By Jing Yang
This article is being republished as part of our daily reproduction of WSJ.com articles that also appeared in the U.S. print edition of The Wall Street Journal (February 22, 2020).
The coronavirus is proving costly for global business -- and insurance won't be much help.
With large parts of China in lockdown and other Asian countries on high alert, the virus, which causes an acute respiratory disease called Covid-19, has disrupted shops, hotels, airlines, factories and much else. Multinationals including Apple and Starbucks have closed many outlets in mainland China.
It has some companies poring over insurance policies in hopes of filing a claim for losses from business interruptions. "We are getting lots of questions about it," said Gisele Norris, a strategic account manager at insurance broker and consultant Aon PLC, and co-leader of its global infectious disease task force.
The odds aren't great. Insurers and reinsurers learned a costly lesson from severe acute respiratory syndrome in 2002-03. In Hong Kong, HK$325 million ($41.8 million) was claimed for business interruptions from SARS; hotel chain Mandarin Oriental International Ltd. alone recouped US$16 million from its insurers, led by American International Group Inc.
Now insurers across the board exclude epidemics in standard business-interruption policies, which mainly cover property damage from events such as fire, terrorism and natural catastrophes.
"Since the SARS outbreak, insurers added specific exclusions for bacterial or viral outbreaks to our insurance coverage," said a spokeswoman for Yum China Holdings, which operates Pizza Hut and KFC in China and is the country's biggest restaurant group.
Forced to close more than three in 10 outlets, the group has warned of possible operating losses for at least the first quarter. Yum has a prudent financial policy and maintains a strong balance sheet, the spokeswoman added.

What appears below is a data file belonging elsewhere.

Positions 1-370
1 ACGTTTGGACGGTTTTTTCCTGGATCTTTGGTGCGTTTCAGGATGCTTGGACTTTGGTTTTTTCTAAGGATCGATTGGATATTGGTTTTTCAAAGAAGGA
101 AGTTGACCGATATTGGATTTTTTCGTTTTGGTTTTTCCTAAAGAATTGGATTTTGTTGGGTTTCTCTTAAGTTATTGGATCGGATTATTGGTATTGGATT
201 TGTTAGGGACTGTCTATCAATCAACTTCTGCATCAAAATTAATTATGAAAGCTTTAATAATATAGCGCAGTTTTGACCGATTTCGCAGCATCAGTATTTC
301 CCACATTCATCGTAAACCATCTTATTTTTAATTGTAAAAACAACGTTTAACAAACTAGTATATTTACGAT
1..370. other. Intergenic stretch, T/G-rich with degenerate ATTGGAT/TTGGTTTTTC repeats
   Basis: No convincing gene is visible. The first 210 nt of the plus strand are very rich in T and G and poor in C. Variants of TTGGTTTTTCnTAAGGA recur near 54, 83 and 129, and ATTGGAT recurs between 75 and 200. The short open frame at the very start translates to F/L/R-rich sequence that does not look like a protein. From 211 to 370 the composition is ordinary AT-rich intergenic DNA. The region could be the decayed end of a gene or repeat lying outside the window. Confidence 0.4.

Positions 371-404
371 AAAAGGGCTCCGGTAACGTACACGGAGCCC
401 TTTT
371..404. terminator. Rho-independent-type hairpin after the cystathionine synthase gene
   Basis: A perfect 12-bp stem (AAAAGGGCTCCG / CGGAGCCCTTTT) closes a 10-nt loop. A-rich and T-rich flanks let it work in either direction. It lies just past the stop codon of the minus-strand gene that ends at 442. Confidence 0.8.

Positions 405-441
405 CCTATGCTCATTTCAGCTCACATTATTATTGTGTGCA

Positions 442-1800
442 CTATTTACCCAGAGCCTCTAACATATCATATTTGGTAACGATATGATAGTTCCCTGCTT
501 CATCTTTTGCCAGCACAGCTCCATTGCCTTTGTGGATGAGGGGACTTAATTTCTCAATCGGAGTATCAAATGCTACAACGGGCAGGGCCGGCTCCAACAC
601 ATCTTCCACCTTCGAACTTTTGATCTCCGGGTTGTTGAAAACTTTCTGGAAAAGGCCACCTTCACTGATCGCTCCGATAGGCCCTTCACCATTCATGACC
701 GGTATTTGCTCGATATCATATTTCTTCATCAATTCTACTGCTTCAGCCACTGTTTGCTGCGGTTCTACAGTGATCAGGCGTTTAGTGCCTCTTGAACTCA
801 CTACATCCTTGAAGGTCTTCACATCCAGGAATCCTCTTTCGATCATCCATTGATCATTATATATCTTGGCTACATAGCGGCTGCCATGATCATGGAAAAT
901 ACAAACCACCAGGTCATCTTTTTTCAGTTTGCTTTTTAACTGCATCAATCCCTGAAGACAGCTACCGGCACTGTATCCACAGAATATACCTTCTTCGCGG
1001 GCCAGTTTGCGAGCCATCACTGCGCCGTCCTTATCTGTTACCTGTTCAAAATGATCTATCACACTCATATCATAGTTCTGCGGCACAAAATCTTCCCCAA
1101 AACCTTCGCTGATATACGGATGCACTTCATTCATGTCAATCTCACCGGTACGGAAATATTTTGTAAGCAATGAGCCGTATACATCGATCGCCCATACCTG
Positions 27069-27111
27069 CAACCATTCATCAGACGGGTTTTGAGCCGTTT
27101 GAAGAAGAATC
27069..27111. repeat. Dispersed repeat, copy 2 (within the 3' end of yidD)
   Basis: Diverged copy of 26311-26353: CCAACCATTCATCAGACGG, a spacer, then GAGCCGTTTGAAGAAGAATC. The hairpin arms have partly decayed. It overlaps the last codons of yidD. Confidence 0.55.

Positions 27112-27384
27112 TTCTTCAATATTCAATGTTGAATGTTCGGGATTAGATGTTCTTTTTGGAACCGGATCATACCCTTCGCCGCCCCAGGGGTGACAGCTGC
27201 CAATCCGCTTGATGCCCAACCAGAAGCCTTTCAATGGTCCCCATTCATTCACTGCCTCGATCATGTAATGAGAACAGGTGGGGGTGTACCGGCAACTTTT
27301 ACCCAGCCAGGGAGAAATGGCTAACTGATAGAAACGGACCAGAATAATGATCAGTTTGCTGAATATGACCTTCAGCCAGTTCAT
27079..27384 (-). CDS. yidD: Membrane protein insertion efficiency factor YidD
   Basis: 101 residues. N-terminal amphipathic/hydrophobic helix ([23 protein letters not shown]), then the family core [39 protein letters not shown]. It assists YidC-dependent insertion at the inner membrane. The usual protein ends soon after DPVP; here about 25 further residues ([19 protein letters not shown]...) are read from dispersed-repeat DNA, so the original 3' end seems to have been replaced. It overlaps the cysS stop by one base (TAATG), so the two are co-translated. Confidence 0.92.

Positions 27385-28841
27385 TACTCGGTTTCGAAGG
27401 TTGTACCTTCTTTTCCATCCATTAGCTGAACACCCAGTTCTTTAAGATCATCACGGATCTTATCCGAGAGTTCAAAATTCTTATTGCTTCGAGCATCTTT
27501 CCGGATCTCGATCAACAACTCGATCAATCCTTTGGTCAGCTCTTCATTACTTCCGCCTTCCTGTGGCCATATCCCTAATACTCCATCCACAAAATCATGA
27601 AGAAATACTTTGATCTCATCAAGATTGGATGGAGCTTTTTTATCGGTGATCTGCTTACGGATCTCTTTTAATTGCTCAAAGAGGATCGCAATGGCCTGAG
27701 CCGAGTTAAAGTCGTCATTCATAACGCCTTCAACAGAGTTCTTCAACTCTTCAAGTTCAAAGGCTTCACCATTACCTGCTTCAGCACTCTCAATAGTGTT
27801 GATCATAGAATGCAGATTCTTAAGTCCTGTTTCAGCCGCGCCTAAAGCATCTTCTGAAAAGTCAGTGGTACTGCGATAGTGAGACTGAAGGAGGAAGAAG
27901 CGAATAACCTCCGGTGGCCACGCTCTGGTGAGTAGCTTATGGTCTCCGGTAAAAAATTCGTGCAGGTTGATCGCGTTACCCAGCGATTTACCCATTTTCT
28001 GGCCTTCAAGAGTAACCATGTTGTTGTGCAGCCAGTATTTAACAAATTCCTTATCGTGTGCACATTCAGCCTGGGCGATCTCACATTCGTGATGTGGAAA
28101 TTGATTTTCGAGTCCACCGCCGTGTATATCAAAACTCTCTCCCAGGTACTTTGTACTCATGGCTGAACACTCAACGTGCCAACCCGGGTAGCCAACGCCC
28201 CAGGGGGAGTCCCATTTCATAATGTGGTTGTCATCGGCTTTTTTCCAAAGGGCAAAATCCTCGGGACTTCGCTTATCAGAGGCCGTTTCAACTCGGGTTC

"The potential losses from communicable diseases can be terribly large," said Simon McConnell, Hong Kong-based managing partner at law firm Clyde & Co. "If all economic losses were insured, it would become commercially unviable for insurers themselves."
"Insurers are in the business of covering risks they can understand," said Neil Thomas, head of claims for Asia at insurance broker Willis Towers Watson. "There's not an insurer on the planet willing to put themselves on the front line of something they can't quantify."
The current epidemic is broader in scale than SARS, infecting more than 75,000 people globally and killing more than 2,100 as of Feb. 21, according to the World Health Organization -- far exceeding the SARS totals of more than 8,000 infected and fewer than 800 killed.
It is also hitting a Chinese economy that is much larger and more connected to the world than in 2003, so the economic impact is likely to exceed the $54 billion that the World Bank estimates SARS cost the global economy. Disruptions in China's service sector alone could slice 474 billion yuan ($67.5 billion) off gross domestic product in the first quarter, China Renaissance Securities (Hong Kong) Ltd. estimates, with additional GDP lost in manufacturing and construction.
Insurers do offer costlier extended policies that cover public-health risks, often bought by leisure and travel companies. But they come with strict conditions.
Earlier this month, China's government ordered casinos in the semiautonomous city of Macau -- which include units of Wynn Resorts Ltd. and Sheldon Adelson's Las Vegas Sands Corp. -- to shut their doors for an unprecedented 15 days to help curb the spread of the virus. Their insurance, though, pays off only for closures caused by an infected person, according to Willis Towers Watson's Mr. Thomas.
"All the casinos have been looking carefully at their policies," he said Feb. 20. "No claims have been filed as of this moment, although some may make claims in due course." With Macau reporting no additional cases since the shutdown, the casinos were allowed to reopen Feb. 20.
Organizers and sponsors of major cultural and sports events stand to lose millions of dollars, depending on their insurance coverage.
Formula One's Shanghai Grand Prix, the Cathay Pacific/HSBC Hong Kong Sevens rugby tournament and Mobile World Congress in Barcelona, the biggest conference of the global telecoms industry, have either been canceled or postponed.
Some, however, have also learned from earlier experience. The Hong Kong Rugby Union, organizer of the Hong Kong Sevens, said since SARS it has made sure its event cancellation and insurance policies cover communicable diseases.
Serena Ng contributed to this article.
Write to Jing Yang at Jing.Yang@wsj.com